This is an update to earlier post on Performance and MySQL Indexes.
While 10-12 seconds per feed is an improvement, it’s completely unacceptable when we’re talking 2,000+ feeds (full parse would take 5.5 hours) and slow down the system to unusable.
In an attempt to find the bottlenecks, I loaded up the query_analyzer plugin on development and opened up a terminal window to watch the processes in production via
Both showed me the database – not the Rails app itself – was the slow one2.
I was able to get the average per feed parse time under 5 seconds by doing two things:
- re-writing the straight
find_by_sqlqueries to use
JOIN ... ON ...rather than the clumsy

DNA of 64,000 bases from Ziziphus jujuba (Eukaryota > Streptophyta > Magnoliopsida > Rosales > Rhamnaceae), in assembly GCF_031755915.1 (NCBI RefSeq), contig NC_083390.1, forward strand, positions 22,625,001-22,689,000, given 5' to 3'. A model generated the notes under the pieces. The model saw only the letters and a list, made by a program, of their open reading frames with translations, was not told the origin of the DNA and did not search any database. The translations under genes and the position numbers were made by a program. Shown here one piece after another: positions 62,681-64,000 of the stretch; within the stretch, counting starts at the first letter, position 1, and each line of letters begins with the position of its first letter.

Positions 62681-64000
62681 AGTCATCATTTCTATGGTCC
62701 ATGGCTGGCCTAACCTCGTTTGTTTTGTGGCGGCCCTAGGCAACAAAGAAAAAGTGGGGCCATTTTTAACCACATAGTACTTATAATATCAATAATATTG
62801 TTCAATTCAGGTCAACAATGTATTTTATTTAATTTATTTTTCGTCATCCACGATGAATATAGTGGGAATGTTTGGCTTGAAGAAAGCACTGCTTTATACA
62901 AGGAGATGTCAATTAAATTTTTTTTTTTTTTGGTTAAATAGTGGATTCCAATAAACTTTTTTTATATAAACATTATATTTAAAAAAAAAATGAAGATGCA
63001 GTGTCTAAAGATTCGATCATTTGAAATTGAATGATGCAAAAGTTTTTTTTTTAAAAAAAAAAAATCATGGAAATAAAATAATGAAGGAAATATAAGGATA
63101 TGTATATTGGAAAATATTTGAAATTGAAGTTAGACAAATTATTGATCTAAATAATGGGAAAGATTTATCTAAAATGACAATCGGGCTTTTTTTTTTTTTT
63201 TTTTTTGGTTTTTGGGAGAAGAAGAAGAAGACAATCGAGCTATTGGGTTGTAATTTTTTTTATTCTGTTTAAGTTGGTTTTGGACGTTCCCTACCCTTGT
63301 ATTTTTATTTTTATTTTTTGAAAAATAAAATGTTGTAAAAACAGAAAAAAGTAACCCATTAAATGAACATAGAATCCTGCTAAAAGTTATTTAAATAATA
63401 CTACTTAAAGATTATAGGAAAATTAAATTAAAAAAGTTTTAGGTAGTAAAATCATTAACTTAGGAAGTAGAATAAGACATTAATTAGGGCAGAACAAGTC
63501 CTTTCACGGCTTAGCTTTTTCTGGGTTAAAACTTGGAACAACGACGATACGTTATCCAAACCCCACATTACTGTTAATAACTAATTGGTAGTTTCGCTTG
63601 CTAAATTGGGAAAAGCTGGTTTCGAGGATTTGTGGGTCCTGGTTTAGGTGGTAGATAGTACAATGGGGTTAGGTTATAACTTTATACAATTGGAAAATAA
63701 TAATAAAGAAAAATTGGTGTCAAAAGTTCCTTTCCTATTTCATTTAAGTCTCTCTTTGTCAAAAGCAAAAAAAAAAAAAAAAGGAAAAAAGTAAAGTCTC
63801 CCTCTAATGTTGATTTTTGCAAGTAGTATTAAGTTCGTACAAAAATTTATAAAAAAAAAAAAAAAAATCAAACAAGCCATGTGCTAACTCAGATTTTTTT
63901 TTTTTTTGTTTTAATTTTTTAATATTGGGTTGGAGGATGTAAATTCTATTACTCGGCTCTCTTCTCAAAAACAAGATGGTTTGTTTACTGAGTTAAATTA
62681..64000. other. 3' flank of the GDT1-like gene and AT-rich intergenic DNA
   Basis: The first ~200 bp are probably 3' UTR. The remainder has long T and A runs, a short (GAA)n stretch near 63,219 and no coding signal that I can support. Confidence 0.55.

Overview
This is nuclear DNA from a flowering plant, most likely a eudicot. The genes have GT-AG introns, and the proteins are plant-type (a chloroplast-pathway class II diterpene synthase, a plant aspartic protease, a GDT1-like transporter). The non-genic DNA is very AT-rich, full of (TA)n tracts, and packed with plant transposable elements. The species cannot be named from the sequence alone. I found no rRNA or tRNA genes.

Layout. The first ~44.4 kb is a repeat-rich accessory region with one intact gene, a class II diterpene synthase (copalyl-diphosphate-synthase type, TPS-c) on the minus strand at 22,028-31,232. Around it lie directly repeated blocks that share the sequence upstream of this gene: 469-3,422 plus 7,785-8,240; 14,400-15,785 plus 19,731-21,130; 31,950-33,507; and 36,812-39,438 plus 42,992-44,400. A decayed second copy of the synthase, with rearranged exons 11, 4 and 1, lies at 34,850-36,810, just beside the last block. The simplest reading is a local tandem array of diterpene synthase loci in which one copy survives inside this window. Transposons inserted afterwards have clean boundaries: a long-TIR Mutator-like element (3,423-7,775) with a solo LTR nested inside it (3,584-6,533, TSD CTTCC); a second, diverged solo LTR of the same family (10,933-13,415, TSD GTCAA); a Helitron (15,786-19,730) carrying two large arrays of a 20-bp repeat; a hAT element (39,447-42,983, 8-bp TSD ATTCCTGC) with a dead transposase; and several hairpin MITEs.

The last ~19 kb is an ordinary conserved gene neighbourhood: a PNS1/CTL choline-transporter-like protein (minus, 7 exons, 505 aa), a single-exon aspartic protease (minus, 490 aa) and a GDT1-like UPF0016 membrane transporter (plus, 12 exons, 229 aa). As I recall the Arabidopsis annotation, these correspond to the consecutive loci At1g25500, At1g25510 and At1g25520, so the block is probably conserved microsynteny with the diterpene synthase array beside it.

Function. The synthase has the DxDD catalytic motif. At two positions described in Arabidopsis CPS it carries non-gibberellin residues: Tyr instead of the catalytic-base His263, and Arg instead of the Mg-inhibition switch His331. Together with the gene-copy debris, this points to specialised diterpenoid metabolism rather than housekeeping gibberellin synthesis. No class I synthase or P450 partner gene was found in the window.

...WHERE a.id = b.a_id AND b.id = c.b_id AND etc.... Why not use Rails’
findhelpers? I wasn’t able to track down how to
- Compare the feed’s
last-modifieddate against the
last-checkeddate in the database prior to running it through the parser.
Both of them are ‘duuuuh’ improvements, easily cutting the CPU burden of my database process in a third, often down to barely noticeable.
UPDATE 2 Dec 2007
Continued refactoring now has the average feed parse time around 3 seconds. Yes, that means in some instances I’m seeing 5+ feeds / second.
1. This monitoring process is now my biggest burden. 🙂
2. I’m sure any reasonably experienced Rails developer says this throughout the day.
One thought on “Rails Cheap, MySQL Expensive”
I’d offer to track down my book on MySQL optimization, but I don’t know how relevant it would be anymore. Good book, though.
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